- Nonprofit venture. Kerszenbaum and Raja are determined to keep the nonprofit Jobs for the Future close. The partners have studied similar efforts, including edtech investment firm Reach Capital, which launched out of nonprofit edtech fund NewSchools Venture Fund. One lesson: Align with the incentives of the nonprofit with those of the team, the founders and limited partners. Kerszenbaum and Raja will tie their success to delivering impact, and that success to JFFs. “We think that that lock is critical for better supporting our founders, better leveraging the ecosystem of JFF,” says Kerszenbaum, “and all in all will generate more impact and scale for both parties.”
- Keep reading, “JFF Ventures aligns venture capital with a national nonprofit to invest in the future of work,” by Dennis Price on ImpactAlpha
Dealflow: Circular Economy
SuperCircle scores $7 million to help fashion brands and retailers reduce textile waste. The growth of textile recycling ventures in recent years has been fueled, in part, by a rapid increase in textile waste. Around 60% of purchased clothing end up in landfills within a year; less than 1% is recycled. SuperCircle launched last year to help fashion brands and retailers launch in-house recycling programs and offload bulk inventory. SuperCircle “allows brands to collect, sort and process pre-consumer and post-consumer apparel and footwear, while providing garment-level tracking and tracing through responsible end-of-life,” said SuperCircle’s Chloe Songer. Recycling programs with brands including Uniqlo, Reformation and Parachute have recycled over one million garments that otherwise would have gone to landfills.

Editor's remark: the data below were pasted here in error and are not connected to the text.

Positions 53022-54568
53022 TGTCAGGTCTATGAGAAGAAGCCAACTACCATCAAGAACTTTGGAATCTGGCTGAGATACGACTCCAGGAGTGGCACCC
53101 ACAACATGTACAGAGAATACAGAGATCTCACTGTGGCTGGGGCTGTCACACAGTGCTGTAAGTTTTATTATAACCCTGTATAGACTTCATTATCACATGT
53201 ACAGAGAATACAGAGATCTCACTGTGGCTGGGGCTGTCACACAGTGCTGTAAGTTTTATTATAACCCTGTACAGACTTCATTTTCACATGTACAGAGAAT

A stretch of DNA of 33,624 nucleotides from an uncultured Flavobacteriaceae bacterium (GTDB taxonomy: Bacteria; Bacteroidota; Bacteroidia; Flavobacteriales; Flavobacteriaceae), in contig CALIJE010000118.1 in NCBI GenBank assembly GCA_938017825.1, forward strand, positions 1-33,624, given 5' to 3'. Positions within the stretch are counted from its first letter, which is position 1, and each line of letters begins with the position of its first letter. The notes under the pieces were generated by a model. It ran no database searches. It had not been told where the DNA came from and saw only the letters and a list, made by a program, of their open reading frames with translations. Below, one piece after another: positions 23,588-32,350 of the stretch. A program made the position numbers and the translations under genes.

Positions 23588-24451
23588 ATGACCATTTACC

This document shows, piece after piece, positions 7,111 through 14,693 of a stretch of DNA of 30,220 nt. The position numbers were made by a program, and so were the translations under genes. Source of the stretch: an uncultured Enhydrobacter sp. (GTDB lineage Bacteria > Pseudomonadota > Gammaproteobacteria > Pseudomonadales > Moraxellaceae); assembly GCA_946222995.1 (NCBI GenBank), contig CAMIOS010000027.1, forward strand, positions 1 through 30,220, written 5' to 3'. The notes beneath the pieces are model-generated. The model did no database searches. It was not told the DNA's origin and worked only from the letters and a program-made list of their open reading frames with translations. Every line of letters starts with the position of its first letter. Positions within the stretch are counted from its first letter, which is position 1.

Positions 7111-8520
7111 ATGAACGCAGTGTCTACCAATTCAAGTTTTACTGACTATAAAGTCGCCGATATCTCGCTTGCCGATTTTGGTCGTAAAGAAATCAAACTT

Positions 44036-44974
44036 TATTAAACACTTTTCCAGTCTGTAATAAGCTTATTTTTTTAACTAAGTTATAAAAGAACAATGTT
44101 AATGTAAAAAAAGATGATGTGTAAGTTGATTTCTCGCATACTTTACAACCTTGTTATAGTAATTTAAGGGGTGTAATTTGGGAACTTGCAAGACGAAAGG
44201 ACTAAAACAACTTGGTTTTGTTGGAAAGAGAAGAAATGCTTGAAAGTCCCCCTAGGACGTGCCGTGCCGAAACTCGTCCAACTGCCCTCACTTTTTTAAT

- Fashion circularity. SuperCircle’s pre-Series A round was co-led by Radicle Impact and Ulu Ventures, a Palo Alto, Calif.-based fund that invests in women and diverse founders. “SuperCircle is the connective tissue that links consumers, retailers, logistic providers and recyclers, coordinating the entire process end-to-end,” said Ulu Ventures’ Kathy Chen. Other backers include Earthshot, BBG, Lyra and Blueprint Ventures.
- Waste to value. Among the ecosystem of textile-recycling startups in the US is California’s Refiberd, which uses AI-based imaging to detect the composition of fiber and contaminants in textile waste; Circ, based in Danville, Va., breaks down old clothes to the raw materials from which they were made; LA-based Ambercycle converts end-of-life textile waste into premium fabric for reuse; and Seattle’s Evrnu claims it can disassemble clothing materials to create new garments without compromising for strength or quality.